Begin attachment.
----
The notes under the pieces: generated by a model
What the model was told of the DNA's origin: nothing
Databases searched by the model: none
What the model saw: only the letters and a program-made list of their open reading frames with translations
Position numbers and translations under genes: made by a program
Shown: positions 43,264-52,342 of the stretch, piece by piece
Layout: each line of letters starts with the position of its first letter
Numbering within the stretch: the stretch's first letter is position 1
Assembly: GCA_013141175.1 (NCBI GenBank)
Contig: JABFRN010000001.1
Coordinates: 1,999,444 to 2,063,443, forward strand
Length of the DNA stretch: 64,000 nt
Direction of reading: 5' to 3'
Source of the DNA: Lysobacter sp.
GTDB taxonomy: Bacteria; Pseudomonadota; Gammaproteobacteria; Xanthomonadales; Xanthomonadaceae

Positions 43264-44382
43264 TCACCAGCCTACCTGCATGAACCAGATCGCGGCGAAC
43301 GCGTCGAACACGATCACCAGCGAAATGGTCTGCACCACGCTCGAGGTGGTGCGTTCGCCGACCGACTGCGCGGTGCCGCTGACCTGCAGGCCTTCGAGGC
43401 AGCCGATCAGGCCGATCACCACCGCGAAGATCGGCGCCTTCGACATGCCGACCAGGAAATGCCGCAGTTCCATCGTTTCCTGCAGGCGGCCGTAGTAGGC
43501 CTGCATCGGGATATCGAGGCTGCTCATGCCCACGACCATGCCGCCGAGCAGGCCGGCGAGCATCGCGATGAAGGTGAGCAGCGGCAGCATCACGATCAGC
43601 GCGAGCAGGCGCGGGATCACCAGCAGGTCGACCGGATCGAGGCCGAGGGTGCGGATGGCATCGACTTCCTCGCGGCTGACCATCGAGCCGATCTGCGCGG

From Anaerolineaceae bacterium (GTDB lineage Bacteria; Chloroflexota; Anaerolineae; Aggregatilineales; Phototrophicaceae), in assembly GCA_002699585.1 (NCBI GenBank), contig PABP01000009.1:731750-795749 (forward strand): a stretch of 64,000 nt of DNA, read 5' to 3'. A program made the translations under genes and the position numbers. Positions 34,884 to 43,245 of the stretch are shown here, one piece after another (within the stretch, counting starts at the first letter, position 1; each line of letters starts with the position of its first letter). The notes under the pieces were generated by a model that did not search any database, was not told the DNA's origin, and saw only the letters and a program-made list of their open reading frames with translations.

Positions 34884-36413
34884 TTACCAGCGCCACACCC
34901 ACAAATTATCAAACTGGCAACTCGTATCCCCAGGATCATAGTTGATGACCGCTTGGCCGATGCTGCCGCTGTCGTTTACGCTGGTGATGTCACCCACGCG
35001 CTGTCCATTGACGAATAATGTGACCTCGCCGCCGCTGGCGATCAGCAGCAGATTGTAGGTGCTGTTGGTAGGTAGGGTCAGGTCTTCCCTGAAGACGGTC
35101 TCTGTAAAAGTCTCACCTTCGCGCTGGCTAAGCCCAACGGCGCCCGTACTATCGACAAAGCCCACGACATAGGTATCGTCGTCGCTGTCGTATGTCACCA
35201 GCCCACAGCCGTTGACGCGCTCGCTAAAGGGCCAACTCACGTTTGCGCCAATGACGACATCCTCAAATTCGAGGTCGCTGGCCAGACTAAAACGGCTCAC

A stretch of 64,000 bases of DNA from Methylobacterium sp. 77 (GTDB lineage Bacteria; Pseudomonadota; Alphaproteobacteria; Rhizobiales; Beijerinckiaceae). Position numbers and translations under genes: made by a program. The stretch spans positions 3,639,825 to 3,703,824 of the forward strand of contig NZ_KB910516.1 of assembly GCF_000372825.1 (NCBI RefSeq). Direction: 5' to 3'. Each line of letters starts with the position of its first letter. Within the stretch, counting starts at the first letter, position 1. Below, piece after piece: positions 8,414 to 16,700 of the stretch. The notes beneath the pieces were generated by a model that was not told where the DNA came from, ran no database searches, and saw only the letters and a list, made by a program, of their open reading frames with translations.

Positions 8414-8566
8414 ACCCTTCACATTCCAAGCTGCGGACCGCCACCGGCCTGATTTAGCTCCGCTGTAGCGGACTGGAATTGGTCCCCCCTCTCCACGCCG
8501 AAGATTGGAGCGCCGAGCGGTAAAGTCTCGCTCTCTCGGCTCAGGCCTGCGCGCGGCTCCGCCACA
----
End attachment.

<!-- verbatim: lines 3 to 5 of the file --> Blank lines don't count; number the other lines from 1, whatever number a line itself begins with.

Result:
Databases searched by the model: none
What the model saw: only the letters and a program-made list of their open reading frames with translations
Position numbers and translations under genes: made by a program